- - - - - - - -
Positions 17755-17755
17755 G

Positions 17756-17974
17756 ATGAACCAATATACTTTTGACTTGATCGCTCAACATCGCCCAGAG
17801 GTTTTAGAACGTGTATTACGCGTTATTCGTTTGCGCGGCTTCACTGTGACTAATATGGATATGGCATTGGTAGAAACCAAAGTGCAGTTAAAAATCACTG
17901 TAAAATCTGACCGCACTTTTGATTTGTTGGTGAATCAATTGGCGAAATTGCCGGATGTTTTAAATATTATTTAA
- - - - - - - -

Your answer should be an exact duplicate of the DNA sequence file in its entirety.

Positions 17755-17755
17755 G

Positions 17756-17974
17756 ATGAACCAATATACTTTTGACTTGATCGCTCAACATCGCCCAGAG
17801 GTTTTAGAACGTGTATTACGCGTTATTCGTTTGCGCGGCTTCACTGTGACTAATATGGATATGGCATTGGTAGAAACCAAAGTGCAGTTAAAAATCACTG
17901 TAAAATCTGACCGCACTTTTGATTTGTTGGTGAATCAATTGGCGAAATTGCCGGATGTTTTAAATATTATTTAA